In an attempt to distract myself from devastating news about the federal mismanagement of the current covid-19 pandemic, I decided to make a linocut of a plague doctor. As if emerging from a nightmare as a cross between a crow and the grim reaper, the doctors wore long cloaks, a hood with a long beak, and eye protection. I searched for images to use for inspiration and a simple engraving print caught my eye. As I went to research more about the image, I realized it wasn’t just any plague doctor outfit, this was supposed to be an image of a real doctor, Ijsbrand van Diemerbroeck, who not only treated plague patients, but wrote a book of case studies in hopes of educating other doctors about symptoms and treatments.
Van Diemerbroeck was born in 1609, in this era of waxing and waning plague outbreaks and became a physician, although at the time, medicine was more like a mix of herbalism and witchcraft. Doctors believed the body’s health was determined by four substances that had to be kept in balance with one another by plant tinctures or draining blood, for example. Although one late 17th century doctor, Hans Sloane, also tapped into some more modern ideas like limiting alcohol and rich foods to keep his humors balanced and healthy.
One pestilence broke out in the Dutch city of Nijmegen in 1635, and Van Diemerbroeck began treating patients. By the mid 1500s, Europeans understood the plague to be contagious and started setting up quarantines and special houses for the ill. When he visited patients, Van Diemerbroeck likely wore the pestdoktor suit, the creation of which is credited to a French physician in 1619. The outfit was both supposed to protect doctors from the miasma or bad air that they thought could have been transmitting the disease and offer protection for the noxious smell of the dead through incense in the costume’s beak. In the Encyclopedia of the Black Death, Joseph P. Byrne also writes that Van Diemerbroeck smoked tobacco in hopes of getting rid of the bad air, including a pipe after any time he’d been around infected corpses.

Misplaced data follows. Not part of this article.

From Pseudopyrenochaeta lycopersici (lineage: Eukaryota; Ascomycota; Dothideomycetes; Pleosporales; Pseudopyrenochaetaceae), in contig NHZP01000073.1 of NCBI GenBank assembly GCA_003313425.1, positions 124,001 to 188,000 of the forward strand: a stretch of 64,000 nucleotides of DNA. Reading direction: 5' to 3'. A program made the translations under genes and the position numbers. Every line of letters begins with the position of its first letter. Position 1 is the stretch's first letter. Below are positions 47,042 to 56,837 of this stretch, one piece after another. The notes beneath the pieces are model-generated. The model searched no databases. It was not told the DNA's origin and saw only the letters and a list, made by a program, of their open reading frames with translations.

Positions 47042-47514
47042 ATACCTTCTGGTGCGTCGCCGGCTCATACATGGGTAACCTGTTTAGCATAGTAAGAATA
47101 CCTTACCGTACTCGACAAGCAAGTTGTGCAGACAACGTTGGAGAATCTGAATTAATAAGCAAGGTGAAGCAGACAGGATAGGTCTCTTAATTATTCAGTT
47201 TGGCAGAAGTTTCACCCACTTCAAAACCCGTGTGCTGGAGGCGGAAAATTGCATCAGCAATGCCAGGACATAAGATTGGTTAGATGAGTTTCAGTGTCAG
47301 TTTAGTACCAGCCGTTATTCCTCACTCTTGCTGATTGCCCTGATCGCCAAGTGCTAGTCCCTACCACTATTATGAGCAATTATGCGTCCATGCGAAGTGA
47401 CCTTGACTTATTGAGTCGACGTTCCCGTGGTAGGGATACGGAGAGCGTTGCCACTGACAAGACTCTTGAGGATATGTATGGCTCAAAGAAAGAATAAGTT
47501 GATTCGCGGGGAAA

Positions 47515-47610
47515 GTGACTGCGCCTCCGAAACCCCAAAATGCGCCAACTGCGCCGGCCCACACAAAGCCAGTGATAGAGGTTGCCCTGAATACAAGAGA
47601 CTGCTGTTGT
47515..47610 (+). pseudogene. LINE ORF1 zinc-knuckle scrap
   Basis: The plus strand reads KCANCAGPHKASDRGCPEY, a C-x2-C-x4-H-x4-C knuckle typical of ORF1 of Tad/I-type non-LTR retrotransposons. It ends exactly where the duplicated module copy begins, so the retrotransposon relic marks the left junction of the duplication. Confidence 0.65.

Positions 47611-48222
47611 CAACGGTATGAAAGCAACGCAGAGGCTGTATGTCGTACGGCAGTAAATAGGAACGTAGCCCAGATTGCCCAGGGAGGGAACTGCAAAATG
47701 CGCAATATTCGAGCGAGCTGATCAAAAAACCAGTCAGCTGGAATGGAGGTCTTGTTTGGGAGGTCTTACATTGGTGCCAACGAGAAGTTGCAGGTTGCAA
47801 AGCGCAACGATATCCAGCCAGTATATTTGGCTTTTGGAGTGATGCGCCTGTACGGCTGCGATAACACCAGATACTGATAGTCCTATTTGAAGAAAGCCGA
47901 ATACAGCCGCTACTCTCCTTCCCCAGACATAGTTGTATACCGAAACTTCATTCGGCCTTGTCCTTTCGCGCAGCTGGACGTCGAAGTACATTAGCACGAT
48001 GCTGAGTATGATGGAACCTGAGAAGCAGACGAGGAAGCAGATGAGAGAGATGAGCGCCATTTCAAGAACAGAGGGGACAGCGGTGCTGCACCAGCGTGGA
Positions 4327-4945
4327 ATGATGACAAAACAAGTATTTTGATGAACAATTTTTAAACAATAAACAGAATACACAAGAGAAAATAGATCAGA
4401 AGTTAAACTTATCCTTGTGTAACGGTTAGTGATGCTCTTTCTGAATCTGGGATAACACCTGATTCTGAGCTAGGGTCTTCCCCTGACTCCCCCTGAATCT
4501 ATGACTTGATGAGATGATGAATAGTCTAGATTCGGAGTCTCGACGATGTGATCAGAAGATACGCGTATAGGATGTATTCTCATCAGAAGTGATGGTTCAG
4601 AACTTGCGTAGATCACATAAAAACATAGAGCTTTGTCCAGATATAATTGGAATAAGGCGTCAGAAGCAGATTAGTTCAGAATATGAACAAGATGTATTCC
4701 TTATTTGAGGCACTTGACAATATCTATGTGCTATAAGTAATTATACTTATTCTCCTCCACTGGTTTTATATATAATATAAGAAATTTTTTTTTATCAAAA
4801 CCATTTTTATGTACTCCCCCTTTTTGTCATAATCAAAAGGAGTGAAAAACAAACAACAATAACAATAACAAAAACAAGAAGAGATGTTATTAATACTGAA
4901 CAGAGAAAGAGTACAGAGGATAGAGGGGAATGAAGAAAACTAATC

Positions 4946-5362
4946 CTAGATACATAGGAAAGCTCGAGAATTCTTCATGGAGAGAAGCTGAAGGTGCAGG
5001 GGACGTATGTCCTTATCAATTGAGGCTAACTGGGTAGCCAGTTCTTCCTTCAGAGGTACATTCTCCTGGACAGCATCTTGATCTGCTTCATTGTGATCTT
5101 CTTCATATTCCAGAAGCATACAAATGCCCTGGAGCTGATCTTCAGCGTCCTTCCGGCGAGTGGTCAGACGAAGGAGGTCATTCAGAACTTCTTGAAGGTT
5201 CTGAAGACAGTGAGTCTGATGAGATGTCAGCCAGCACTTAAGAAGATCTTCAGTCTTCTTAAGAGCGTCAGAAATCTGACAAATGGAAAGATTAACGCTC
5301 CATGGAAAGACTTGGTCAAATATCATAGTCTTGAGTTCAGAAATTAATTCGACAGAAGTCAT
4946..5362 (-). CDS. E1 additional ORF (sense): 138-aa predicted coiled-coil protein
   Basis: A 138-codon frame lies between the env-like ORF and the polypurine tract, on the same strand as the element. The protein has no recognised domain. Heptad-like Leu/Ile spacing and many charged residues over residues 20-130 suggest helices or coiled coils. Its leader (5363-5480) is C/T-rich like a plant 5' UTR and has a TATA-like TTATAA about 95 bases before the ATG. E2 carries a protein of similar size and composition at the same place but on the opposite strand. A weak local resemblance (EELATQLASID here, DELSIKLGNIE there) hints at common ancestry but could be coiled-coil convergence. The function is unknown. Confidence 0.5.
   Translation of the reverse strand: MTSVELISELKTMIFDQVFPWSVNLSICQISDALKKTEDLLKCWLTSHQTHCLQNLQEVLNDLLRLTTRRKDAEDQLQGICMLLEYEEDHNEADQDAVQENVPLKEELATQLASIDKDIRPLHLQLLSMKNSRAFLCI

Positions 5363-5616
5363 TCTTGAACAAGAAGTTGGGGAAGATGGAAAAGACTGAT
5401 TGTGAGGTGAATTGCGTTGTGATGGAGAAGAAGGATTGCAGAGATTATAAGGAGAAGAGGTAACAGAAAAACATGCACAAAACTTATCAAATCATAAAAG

In November 1635, Van Diemerbroeck went to see the maid of local wine merchant Anthoni Vos. He found her “sick at Heart, and sick of a Feavor, with great pain in Her Head.” This wasn’t what worried him, those could be symptoms of any number of illnesses. She also had “two small Pustules,” red and painful, “A certain signe of the Plague.” He prescribed a “Sudorifical Drink,” a recipe that reads more like a witch’s brew than medicine: extract of thistle, and thistle water, salt of wormwood, treacle androm (a sugary tincture in itself), and oil of vitriol (also known as sulfuric acid). This caused the patient to sweat through the night, but the pustules only grew and new black abscesses appeared. He gave her more of the drink and other drinks, treated her pustules, and eventually, she recovered.
He continued treating patients with medicines, sometimes the same ones, sometimes new ones. Some lived, some died. Doctors didn’t yet know that the plague was caused by a bacterium and transmitted by fleas. Stopping transmission was one thing that they could control, but actually getting rid of the bacteria On thing he believed is that, “In this acute Disease, delayes are very dangerous, and I have often observed those, who in the beginning take Medicines, are soon cured, but being neglected in the begining, the danger is very great.”
Van Diemerbroeck must have been recording his interactions with patients and taking careful notes. After the outbreak abated, he compiled patient case studies into a book, giving descriptions of patients, how he treated them, and notes about lessons learned, published in Latin in 1645 . According to the Museum Het Valkhof in Nijmegen, “The high quality of his research ensured that Van Diemerbroeck’s treatise remained a fundamental and indispensable study well into the nineteenth century.”
The British Library states that the book “was the standard medical work consulted by physicians and surgeons at the time of the plague of 1665,” an outbreak that caused over 7,000 deaths in a single week. The severity of this plague, often considered the last large outbreak of the bubonic plague, may be why it was translated from Latin to English and published in London in 1666, with some choice case studies.
Just because an outbreak is over doesn’t mean a doctor’s work is over. Van Diemerbroeck continued working as a physician in the Netherlands, and went on to write a series of case studies of hypnogogic hallucinations, or the hallucinations that occur between being awake and asleep, published in 1664 and a book of anatomy, published in English in 1694, twenty years after his death.
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